Once I started reading I knew I was in for an emotionally heavy issue. But I had no idea how much it would end up affecting me. I was in Clint’s head. I felt what he felt. Which then in turn, brought up my own personal feelings. I saw myself in Clint. It was a comic about me.

After my uncle passed, I’ve been more sensitive to death, even fictional death, because I now have a point of reference. It’s easy to kill off characters in comics, but it’s not easy to make the reader connect to that loss.

If someone wanted to know why I love comics so much, Hawkeye #13 is why.

10 Tips For Surviving New York Comic Con

new-york-comic-con-logo-01-2000x740

I’ve been going to New York Comic Con (NYCC) for a couple of years now and I’ve discovered some tips that’ll help you make the most of your wonderfully geeky weekend. If you’re going to NYCC and wanna say hi IRL, hit me up on Twitter or email me at jamila[at]girlgonegeekblog.com! nyccc-mobile-promo

1. NYCC App

The NYCC App has everything you need to know about the con including panels, guests, rules, exhibitors, map and a bunch more. My favorite feature is that you can add panels to your schedule and they’ll remind you when it’s coming up.

nike_mcfly_001

2. Comphy Shoes & Clothes (Cosplay Willing)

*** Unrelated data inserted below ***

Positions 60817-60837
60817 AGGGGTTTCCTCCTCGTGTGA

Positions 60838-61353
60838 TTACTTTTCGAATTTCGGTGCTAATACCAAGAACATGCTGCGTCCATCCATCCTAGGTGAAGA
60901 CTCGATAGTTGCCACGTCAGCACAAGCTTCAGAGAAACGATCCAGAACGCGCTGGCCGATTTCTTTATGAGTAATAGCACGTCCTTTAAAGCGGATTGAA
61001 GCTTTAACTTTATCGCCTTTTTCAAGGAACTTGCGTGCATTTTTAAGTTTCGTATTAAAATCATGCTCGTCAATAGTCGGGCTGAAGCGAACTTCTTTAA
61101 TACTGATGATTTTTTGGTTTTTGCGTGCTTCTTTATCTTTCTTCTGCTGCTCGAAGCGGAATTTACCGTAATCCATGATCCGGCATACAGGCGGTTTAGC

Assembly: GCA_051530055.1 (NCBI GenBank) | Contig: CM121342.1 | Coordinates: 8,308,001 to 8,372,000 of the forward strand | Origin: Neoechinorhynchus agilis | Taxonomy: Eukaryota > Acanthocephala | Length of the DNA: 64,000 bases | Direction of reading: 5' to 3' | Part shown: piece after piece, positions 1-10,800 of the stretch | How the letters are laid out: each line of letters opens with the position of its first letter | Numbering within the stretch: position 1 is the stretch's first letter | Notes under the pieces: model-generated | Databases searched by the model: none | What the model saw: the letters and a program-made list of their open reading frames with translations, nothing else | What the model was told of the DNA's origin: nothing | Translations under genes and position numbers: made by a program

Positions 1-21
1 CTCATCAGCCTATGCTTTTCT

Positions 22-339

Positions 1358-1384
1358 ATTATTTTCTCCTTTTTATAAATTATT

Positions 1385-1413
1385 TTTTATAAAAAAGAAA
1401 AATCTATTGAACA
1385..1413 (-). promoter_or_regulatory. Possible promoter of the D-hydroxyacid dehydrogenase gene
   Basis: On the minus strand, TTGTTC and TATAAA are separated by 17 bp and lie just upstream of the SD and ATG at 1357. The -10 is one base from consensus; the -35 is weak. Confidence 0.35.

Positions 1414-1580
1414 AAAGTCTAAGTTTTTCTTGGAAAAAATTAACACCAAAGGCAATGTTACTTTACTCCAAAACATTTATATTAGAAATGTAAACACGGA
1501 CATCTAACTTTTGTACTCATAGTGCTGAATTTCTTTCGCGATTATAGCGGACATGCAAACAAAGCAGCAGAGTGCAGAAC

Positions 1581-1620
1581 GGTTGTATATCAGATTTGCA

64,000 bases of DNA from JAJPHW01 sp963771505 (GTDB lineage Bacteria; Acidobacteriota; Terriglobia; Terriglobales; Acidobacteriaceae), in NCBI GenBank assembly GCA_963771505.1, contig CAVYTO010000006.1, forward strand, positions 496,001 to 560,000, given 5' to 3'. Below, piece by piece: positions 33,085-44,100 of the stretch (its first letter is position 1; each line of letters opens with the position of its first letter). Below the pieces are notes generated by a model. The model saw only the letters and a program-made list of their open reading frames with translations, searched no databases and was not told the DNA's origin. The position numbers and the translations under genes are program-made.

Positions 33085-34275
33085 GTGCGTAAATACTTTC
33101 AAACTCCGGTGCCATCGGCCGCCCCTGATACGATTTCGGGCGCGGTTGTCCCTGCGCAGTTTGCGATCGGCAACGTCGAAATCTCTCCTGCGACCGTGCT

If you plan to be there all 3 or 4 days you will be exhausted. The convention space is huge and you’ll be on your feet for a good portion of that time. Do your feet a favor and wear comfortable shoes. Of course, if your cosplay requires heels pack some emergency flats!

Kirby's_cake

3. Nomz

If you’re like me, you plan to go to as many panels as time and space permit. Which means you’ll be waiting in line and camping out in rooms for hours. Don’t lose your spot in line, or that front row seat to a panel because you were hungry or thirsty. Pack some food and drinks! Drink extra OJ and take your vitamins that weekend, you don’t want to suffer from con-flu on Monday!

kawaii-usb-to-micro-usb-charging-cable-with-led-blinking-smiling-face-_-assorted-colors_-free-shipping--compatible-brand-samsung-type-smart-brand-name-airbox---has-retail-package-yes-length-102-cm_0

4. Chargers

Even if you have great battery life, bring your charger. You’ll be taking more photos and on your social media pages much more because it’s NYCC. There are some charging stations and random sockets around the convention center. If you have a portable charger bring that fo sho!

220px-Todd_Snap

5. Camera(s)

As I mentioned above, the chances of your phone dying are higher than you seeing a Homestuck cosplayer. I know real cameras are becoming pretty rare, but if you have one bring it! The quality of your photos will be better and it’ll still be around when your phone isn’t. Worst case scenario is using your iPad. I know it’s pretty embarrassing and you look like a tourist, but I’m sure you can suffer 5 seconds of side eyes if it means taking a picture of an amazing cosplayer.

sharpies

6. Sharpie

Yup, that’s it. A sharpie. Don’t be the one who runs into Stan Lee at the con with no Sharpie at hand for an autograph.